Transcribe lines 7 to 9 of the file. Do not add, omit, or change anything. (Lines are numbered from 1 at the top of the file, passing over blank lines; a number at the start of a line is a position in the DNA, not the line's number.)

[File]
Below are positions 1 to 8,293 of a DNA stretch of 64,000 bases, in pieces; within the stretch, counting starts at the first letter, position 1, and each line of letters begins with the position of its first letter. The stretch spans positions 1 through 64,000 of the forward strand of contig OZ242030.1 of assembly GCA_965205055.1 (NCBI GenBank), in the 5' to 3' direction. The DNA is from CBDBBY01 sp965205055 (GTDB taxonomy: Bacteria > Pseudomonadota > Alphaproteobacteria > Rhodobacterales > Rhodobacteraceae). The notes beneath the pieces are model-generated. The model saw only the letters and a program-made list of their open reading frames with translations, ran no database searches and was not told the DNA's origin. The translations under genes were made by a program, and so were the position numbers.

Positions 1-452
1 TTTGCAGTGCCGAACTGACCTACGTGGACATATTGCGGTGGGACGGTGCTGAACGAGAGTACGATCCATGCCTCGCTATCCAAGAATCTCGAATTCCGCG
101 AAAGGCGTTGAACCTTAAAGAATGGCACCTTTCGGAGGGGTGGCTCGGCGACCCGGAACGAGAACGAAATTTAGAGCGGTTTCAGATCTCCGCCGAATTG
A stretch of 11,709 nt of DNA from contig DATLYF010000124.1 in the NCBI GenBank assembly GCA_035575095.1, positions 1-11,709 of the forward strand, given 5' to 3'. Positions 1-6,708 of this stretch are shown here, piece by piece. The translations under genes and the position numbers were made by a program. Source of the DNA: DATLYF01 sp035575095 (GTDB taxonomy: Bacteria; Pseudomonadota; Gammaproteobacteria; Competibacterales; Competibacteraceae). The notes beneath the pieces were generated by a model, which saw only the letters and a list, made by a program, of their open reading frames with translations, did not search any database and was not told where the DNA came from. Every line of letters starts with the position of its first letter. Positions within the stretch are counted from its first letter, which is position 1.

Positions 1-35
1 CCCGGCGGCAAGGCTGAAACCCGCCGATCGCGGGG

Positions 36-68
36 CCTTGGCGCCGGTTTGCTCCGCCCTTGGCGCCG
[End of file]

1 CCCGGCGGCAAGGCTGAAACCCGCCGATCGCGGGG

Positions 36-68
36 CCTTGGCGCCGGTTTGCTCCGCCCTTGGCGCCG